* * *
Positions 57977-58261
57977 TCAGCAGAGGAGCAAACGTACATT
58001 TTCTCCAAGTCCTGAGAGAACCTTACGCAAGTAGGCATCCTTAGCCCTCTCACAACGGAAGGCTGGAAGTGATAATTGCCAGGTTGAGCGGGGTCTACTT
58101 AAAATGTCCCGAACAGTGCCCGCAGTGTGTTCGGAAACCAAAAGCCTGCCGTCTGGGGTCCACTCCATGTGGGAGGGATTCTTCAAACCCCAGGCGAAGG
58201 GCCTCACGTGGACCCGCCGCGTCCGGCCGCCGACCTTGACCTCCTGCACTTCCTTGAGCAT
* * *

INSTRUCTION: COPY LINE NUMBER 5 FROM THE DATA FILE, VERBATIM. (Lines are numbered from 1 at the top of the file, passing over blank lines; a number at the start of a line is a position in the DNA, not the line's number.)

58201 GCCTCACGTGGACCCGCCGCGTCCGGCCGCCGACCTTGACCTCCTGCACTTCCTTGAGCAT